Drakenstein during the 1713 epidemic
Curious as to how smallpox may have affected the people living in the Drakenstein area, I looked through a few MOOC documents relating to deaths in 1713. Although these inventories rarely stipulate the cause of death, they certainly provide some cause for speculation:
- Dirk Dirksze van Schalkwijk and his wife Maritie Olivier (MOOC 8/2.75 of 11 May 1713), of the farm Slot van de Paarde Berg. They were survived by four under-aged children: Theunis (8), Ockert (7), Gerrit (5) and Gysbert (3). Jacomina born in 1713 presumably died during the epidemic.
- Dirk Verweij and his wife Geesje Visser ( MOOC 8/3.25 of 11 July 1713) owned a property in Table Bay, a farm on the Liesbeeck River and another in Paardeberg.
- Gijsbert Verschuijr and his wife Anna Sebina Venters ( MOOC 8/3.11 of 14 July 1713) owned a farm in Paarl and were survived by six under-aged children.
- Jacomina Schalk (MOOC 8/2.81 of 12 September 1713), wife of Joost Hendrik Frits of Drakenstein.
- Henning d’Viljon (MOOC 8/2.80 of 19 September 1713) owned two farms in Drakenstein, including Watergat in Simondium He was survived by his wife Margareta Theresia d’Savoije and a son Henning (1). Henning Viljoen’s family in particularly were hard hit by the epidemic. His mother Cornelia Campenaar died, as did his siblings Pieter (36), Anna (35), Johannes (29) and Francina (24), and his brother-in-law Heinrich Venter of Vleeschbank in Agter-Groenberg.
- Anna Fouches, wife of Pieter Jourdaan of the farm Cabriere in Franschhoek (MOOC 8/2.94 of 23 November 1713), survived by her under-aged children were Anna (15), Joseph (12) and Susanna (10).
- Jacobus van As ( MOOC 8/2.89 of 30 November 1713) owned the farm Nuwedorp in Groot Drakenstein and Wittenberg in Noorde Paarl. He was survived by his wife Helena Schalk van der Merwe and their children Elsje (11), Willem (10) and Sophia (6).
Jean le Roux’s research into the first owners of Drakenstein farms may also provide more clues to smallpox deaths. The following farmers died in 1713:
- Gideon Malherbe, the owner of the farms Hexberg and Groenfontein in Wellington’s Bovlei
- Bastiaan Pyl of the farm Kunnenburg in Simondium
- Martin Pouisson of Slent in Paardeberg
- Heinrich Venter of Vleeschbank, Agter-Groenberg
- Salomon de Gournay of Hartebeeskraal-Amstelhof in Klein Drakenstein
- Wemmer Pasmann of Winterhoek and La Roque in Klein Drakenstein
- Abraham Vivier of Schoongezicht in Daljosaphat
- Marthe le Febre owned the farm Lustigan in Klein Drakenstein until 1713
- Casper Jansz owned the farm Orleans in Klein Drakenstein until 1713
In the Middle East a rudimentary form of “arm to arm” inoculation had been practiced since the Middle Ages. This “arm to arm” inoculation or variolation usually took place on the 7th, 8th or 9th day of the disease but was not always effective and in some cases caused the death of the recipient.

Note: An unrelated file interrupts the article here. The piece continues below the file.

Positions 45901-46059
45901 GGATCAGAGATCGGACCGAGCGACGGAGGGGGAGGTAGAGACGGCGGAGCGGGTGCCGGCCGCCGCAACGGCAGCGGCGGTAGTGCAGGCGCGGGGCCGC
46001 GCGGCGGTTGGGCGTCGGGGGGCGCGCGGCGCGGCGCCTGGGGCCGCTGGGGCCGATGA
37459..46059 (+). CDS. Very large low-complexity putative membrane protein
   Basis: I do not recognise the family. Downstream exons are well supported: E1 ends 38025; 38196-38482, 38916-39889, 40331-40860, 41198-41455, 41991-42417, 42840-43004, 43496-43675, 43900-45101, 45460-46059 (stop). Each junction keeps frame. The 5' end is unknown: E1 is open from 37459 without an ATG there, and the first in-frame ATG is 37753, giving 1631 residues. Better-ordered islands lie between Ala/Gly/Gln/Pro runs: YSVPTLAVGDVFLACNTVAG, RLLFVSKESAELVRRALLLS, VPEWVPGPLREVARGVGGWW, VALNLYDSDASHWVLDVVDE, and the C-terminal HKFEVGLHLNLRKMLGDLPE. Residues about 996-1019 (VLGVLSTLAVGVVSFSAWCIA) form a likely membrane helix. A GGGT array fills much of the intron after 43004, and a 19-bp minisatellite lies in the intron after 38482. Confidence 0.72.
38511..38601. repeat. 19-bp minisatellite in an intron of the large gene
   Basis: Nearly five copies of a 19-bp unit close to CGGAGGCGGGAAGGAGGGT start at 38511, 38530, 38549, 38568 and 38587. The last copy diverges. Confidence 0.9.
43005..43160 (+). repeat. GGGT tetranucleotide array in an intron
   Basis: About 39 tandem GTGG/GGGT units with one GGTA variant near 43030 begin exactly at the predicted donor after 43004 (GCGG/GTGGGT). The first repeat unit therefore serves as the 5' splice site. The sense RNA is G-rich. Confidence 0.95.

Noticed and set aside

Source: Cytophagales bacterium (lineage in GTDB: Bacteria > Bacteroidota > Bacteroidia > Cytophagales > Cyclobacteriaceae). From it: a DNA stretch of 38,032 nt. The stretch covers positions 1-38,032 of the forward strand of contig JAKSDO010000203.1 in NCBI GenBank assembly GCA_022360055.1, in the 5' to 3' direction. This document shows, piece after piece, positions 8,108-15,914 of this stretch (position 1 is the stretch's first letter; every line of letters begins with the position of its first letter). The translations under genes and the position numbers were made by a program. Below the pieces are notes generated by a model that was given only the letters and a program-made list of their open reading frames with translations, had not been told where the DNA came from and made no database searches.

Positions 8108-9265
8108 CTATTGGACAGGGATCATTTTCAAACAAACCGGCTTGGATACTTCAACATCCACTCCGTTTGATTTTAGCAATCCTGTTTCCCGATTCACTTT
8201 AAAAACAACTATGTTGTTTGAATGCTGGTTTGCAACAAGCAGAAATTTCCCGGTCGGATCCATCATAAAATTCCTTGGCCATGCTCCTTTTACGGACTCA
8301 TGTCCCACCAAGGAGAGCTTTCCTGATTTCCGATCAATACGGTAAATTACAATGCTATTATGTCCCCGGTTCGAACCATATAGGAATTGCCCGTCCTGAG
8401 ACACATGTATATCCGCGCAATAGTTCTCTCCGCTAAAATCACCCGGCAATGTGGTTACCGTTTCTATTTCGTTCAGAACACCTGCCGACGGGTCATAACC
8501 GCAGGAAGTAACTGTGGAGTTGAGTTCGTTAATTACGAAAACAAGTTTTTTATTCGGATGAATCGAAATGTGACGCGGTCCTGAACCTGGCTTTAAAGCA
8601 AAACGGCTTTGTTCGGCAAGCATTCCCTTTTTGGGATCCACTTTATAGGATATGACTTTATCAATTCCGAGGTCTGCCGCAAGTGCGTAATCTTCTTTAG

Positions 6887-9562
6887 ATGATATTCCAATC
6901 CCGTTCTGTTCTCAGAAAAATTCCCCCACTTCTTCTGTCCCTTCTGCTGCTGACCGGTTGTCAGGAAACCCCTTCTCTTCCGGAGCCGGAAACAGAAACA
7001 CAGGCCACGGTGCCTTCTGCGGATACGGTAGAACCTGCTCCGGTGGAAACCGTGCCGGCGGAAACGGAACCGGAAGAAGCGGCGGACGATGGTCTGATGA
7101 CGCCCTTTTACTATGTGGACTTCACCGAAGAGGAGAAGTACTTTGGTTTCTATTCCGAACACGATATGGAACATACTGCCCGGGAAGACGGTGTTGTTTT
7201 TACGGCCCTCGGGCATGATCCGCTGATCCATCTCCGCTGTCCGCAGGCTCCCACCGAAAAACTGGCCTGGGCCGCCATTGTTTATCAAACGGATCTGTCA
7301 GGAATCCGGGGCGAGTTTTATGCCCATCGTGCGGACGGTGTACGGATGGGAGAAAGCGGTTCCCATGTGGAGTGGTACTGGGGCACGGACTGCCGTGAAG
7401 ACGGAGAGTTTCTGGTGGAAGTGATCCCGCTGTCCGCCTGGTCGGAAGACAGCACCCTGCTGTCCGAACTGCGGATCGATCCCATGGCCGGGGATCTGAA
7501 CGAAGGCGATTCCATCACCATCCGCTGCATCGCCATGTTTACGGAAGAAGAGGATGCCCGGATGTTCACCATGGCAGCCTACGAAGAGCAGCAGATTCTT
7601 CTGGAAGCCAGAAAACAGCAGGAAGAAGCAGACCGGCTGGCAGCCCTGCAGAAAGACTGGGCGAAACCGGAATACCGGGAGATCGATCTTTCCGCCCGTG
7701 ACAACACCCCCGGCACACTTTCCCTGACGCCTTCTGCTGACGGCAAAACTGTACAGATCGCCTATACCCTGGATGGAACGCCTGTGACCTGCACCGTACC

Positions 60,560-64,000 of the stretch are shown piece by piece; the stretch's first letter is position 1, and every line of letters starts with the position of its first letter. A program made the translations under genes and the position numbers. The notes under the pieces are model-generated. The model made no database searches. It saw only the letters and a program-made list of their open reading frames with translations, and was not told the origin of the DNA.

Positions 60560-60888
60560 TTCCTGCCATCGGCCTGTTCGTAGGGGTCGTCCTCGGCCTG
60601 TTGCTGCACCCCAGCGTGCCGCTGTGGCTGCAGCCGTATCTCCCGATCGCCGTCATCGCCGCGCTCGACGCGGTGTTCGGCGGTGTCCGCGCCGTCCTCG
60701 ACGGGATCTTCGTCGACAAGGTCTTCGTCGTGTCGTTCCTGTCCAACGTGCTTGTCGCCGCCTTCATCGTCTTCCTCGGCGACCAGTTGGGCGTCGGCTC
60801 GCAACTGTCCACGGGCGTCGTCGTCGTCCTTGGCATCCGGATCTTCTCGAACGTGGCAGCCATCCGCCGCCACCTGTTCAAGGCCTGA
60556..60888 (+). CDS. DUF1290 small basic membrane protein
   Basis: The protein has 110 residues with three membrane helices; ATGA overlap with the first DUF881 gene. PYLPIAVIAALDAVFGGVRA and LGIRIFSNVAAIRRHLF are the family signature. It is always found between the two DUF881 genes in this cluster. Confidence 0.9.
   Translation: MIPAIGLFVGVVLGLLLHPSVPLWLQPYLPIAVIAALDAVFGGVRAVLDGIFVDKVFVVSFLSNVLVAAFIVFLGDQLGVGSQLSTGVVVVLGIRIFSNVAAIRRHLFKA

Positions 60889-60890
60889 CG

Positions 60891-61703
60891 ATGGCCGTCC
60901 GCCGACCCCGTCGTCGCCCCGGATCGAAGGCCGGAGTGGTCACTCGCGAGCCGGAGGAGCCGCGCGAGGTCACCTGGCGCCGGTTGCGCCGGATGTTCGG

In the late 18th century this practice was introduced to Europe and in Holland Salomon de Monchy (1716-1794) published De Inenting der Kinderpokjes in 1757. He sent a copy of his book to Ryk Tulbagh, then governor of the Cape, and implored him to use his research to prevent another outbreak at the Cape. Smallpox subsequently became a notifiable disease and infected vessels were all quarantined to prevent the diseases from spreading. Strict rules were also put into place regarding the treatment of the sick, ventilation of infected houses and the treatment of infected clothing and linen.
In England Edward Jenner (1749-1823), a medical doctor, started his own pioneering work in developing an effective vaccination against smallpox based on a common held belief amongst farmers that people who had been exposed to cowpox (a mild form of smallpox) never caught smallpox. His first trial on the 8 year old James Phipps in 1796 proved effective and this paved the way to finding a vaccine against the dreaded smallpox.
At first people were reluctant to subscribe to Jenner’s vaccine, but faced with the alternative, thousands did. By 1807 residents of Cape Town were also asked to present themselves for inoculation, and just under 6,000 people responded to the public appeal. More wealthy residents were probably inoculated by their private physicians and were not included in the official statistics. These appeals helped and between May 1811 and June 1826 more than 11,500 people were inoculated against smallpox.